When Ben was born, it took us about 4 days (I think) to get diagnosed with Goldenhar spectrum or syndrome (depending who you are talking to). At the time, I didn’t really know what that meant, I only knew that it affected his eye, his ears, and his spine. We were transferred to our local hospital for this diagnoses and each specialty came in and did a consult. I would eventually gather all these consults and study them beginning my journey into understanding the medical world. I didn’t study them to argue with my doctors, but more to learn the language and be prepared with what to ask. It’s an intimidating world to maneuver and learn. I used to study before each specialist appointment to try to understand what they were looking for – I studied audiograms, eye prescriptions, xrays, ct’s, bloodwork, and doctor’s notes – all searching for proof that everything was going to be ok.
My first “crash” was when Ben was about 4 months old. We were to have an ABR (auditory brainstem response) test to help us determine Ben’s hearing loss. This is a test where they put the patient to sleep through anesthetics and run sounds in his ears while monitoring brainwaves to determine what he is actually hearing. It is generally quite accurate. I had done my homework and I was ready! There are two types of hearing loss you can have: conductive or sensorineural. Conductive is more like sticking your fingers in your ears. The quality of the sound is the same, but it can be really muffled/muted. Generally hearing aids work well with this type of loss. Sensorineural loss is when some of those millions of hairs in your inner ear (cochlea) are damaged or missing. We have no way of determining sound quality, and clarity of sound can sometimes be difficult even when aided. Anyways, I was ready for this test. I studied Ben’s diagnoses – I looked at his previous hearing charts – I read specialist notes, I read CT’s and I knew knew knew that his results would come back as a conductive loss. I was prepared and able to deal with that. Because we had to be sedated for the test, I was waiting in day surgery with him while he recovered. The audiologist came in and presented me with the news…it was a sensorineural loss on both sides. Cue nervous breakdown #1. In hindsight I’m not why that should be the news that pushed me over the edge, but it was; it did. I also believe that the audiologist might not have been prepared for my emotional response, but I feel like they handled it pretty well. My sobs shattered the recovery room and I kept saying over and over “why can he just catch a break”. They managed to calm me down, saying all the right things. Afterwards I sent a three page letter to the audiologist apologizing for my tears and also including my documented research as to why I still thought it was conductive (sometimes I just can’t stop myself). Even today I wonder why nobody’s filed a restraining order yet!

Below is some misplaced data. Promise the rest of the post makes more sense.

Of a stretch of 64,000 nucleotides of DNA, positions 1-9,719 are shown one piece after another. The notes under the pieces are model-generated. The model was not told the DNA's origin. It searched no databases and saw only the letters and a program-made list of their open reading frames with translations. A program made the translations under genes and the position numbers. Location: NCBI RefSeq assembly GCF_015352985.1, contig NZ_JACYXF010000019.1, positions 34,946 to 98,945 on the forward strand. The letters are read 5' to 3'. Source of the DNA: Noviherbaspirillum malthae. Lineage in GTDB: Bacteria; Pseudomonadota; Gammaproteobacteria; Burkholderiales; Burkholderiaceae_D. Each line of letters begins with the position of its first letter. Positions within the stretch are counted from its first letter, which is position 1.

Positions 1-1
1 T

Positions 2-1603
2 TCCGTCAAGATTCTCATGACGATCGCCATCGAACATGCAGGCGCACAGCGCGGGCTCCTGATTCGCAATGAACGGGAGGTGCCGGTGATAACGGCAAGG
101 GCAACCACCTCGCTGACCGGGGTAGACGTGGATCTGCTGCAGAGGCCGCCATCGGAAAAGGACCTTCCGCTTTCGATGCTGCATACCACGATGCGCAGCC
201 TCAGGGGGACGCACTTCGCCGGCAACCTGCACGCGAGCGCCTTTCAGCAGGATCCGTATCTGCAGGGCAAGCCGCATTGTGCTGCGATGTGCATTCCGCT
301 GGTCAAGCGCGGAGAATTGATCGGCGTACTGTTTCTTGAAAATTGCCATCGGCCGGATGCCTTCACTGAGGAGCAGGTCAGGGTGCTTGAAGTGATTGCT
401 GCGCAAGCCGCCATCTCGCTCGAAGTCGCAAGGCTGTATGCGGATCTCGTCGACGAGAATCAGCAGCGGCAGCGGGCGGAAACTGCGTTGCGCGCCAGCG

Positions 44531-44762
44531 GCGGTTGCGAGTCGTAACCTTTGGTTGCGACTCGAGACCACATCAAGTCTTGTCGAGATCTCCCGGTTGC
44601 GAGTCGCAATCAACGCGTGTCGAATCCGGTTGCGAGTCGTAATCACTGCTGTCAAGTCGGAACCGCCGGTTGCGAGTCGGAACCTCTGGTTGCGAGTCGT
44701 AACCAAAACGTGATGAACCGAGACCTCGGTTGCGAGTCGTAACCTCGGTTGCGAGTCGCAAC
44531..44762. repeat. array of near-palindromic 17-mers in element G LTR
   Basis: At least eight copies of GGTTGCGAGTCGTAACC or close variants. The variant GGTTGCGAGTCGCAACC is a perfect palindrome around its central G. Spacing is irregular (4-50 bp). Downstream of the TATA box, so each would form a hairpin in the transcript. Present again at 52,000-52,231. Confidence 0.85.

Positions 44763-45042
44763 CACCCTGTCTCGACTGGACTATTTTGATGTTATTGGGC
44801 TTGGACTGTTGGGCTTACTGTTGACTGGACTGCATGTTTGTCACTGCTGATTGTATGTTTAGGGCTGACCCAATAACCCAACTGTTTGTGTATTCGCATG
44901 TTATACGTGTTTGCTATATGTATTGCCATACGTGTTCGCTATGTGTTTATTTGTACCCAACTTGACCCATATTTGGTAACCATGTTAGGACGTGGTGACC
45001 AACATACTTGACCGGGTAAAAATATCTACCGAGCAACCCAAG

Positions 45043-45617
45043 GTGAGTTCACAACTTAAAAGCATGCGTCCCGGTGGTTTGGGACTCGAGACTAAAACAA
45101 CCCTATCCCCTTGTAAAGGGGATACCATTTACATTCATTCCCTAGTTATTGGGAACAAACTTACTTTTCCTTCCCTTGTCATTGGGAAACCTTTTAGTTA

I remember after Jesse and I received the initial diagnoses we thought – well that is that. At least now we know what to expect and I was able to slot our little problem areas into nice tidy compartments…ENT….opthamology….neuro….spine….etc. We were confident that we knew what to expect and we would be able to find ways to deal with each issue. Little did we know at that time that Ben would come very close to dying in less than 6 months.
Oh…I should mention here that five and a half years after Ben’s first sedated ABR, and a million tests later his audiologists have come to the conclusion that Ben has conductive hearing loss in both ears, so we are quite pleased with that (I say tentatively in case it should change). On that note – I have a favour to ask, which I am happy to pay for. Ben will be receiving new hearing aids called BAHA (bone anchored hearing aids). Normally these are anchored onto the head through a screw, but we want to wait a bit for that to happen (we’ve totally surpassed our head screw allotment for this year…maybe we’ll try again in 2018). So, the hearing aids that we are getting are attached to a headband. We have done a trial of these and Ben really does not like the headband at all as he finds it quite uncomfortable. I thought that we could find a way to incorporate the headband into a boys baseball cap and cut out holes in near the ears to allow the BAHAs to access the bone. I know that I impressed the heck out of everyone with my beanbag surgery, but I feel like this type of seamstressory (yes, it’s a word) is beyond my capabilities. If anyone knows of anyone who I can contact to help me with this project, I would be super happy.
Ben seems to be doing well. He is strong and continues to move forward. Tomorrow we will be doing X-rays again.